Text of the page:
Want to learn about our state government and history? Instead of reading about it in a book, take a day to explore the Florida State capitol in Tallahassee.
On a recent vacation, we had the opportunity to spend a few hours in the state’s capital and it allowed my kids to experience a little of our state history as well as learn how our state came about.
The current capitol building officially opened March 31, 1978 and now houses all branches of government other than the Supreme Court. From the 22n floor of the building is a 360 degree breathtaking view of the city, including Florida State University. The tour recommends starting on the 22nd floor. In addition to the city views, art from artists all across the state is displayed on this floor. Then work your way down to the 5th floor and see where the Florida Senate and House of Representatives meet. Here, you will also read a bit on how we became the state we are today. The tour ends on the 1st floor where visitors can see the governor’s office, sign the guest book and view portraits of past governors.
After we completed our tour of the Capitol building, we went out the back steps and into history. Here we toured the Historic Old Capitol building in its 1902 version. A friendly volunteer at the front desk provided us with tons of historical facts on the building, including information on the stained glass dome in the Rotunda. At some point over the years the stained glass was removed. When the new capitol building was built, and the old one was being turned into a museum, they were determined to restore it back to the 1902 version. During the restoration, glass fragments of the original dome were found and the pattern was able to be reconstructed. Parts of the building had to be removed because they were only a couple of feet from the new building posing fire hazards.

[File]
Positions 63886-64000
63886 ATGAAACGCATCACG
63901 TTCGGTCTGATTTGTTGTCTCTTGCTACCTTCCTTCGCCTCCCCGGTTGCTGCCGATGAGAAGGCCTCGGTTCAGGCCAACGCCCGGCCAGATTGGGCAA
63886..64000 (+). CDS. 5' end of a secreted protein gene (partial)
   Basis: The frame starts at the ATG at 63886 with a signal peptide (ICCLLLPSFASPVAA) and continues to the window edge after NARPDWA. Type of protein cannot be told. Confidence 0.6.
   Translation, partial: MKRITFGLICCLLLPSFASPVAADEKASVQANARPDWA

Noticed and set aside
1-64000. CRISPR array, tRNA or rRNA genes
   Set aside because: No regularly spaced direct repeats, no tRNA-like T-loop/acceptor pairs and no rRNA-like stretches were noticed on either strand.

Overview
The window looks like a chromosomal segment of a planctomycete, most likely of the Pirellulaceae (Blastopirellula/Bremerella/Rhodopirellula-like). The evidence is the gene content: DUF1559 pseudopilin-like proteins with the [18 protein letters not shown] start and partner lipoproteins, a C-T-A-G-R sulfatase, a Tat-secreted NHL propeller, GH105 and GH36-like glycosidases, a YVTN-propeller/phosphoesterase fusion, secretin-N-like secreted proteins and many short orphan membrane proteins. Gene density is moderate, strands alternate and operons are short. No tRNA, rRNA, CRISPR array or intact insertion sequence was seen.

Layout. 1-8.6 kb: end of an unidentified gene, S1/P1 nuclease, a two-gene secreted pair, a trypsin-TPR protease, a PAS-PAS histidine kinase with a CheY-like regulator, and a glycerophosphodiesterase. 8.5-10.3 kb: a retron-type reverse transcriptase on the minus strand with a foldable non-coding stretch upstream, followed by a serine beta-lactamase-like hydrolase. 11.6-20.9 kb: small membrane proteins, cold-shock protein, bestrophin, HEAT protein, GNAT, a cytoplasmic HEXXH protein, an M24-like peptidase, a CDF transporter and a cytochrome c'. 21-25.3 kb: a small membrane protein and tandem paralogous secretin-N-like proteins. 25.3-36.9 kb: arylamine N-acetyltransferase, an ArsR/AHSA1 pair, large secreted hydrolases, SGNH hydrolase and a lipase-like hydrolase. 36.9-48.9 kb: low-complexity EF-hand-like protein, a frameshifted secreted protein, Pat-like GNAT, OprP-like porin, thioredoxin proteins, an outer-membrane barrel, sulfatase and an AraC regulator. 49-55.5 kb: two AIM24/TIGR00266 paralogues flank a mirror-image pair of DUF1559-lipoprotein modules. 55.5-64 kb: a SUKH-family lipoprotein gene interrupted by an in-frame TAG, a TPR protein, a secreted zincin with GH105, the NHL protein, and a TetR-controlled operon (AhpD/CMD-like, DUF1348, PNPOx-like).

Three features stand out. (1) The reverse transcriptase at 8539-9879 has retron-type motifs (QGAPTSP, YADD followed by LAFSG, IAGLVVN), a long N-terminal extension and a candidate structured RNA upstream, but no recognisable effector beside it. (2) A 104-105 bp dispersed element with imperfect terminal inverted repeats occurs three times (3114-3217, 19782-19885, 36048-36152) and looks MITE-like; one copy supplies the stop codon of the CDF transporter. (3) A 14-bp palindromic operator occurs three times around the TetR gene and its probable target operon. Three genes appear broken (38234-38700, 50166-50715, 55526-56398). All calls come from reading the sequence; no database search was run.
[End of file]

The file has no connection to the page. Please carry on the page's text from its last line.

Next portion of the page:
Originally, the state intended to remove the original building all together, but it was saved. Here you can see the Senate, Supreme Court, House of Representatives, and Governor’s office as they were in 1902.
If you walk out the front steps of the Capitol building, directly across the street you can see where the Florida Supreme Court meets, in the beautiful columned building. A short car ride away you can visit Doak Campbell stadium which houses the Florida State Seminoles, from the visitor’s center you can take a look inside. On the day we visited, the stadium was under construction for the upcoming football season, therefore we were only able to visit the exterior.
All tours are completely free and make a great way to spend a day. The governor’s mansion is nearby and a tour of that can be completed as well, but you must register for that ahead of time.
For more information, visit: www.myfloridacapitol.com / www.flhistoriccapitol.gov / www.gloridagovernorsmansion.com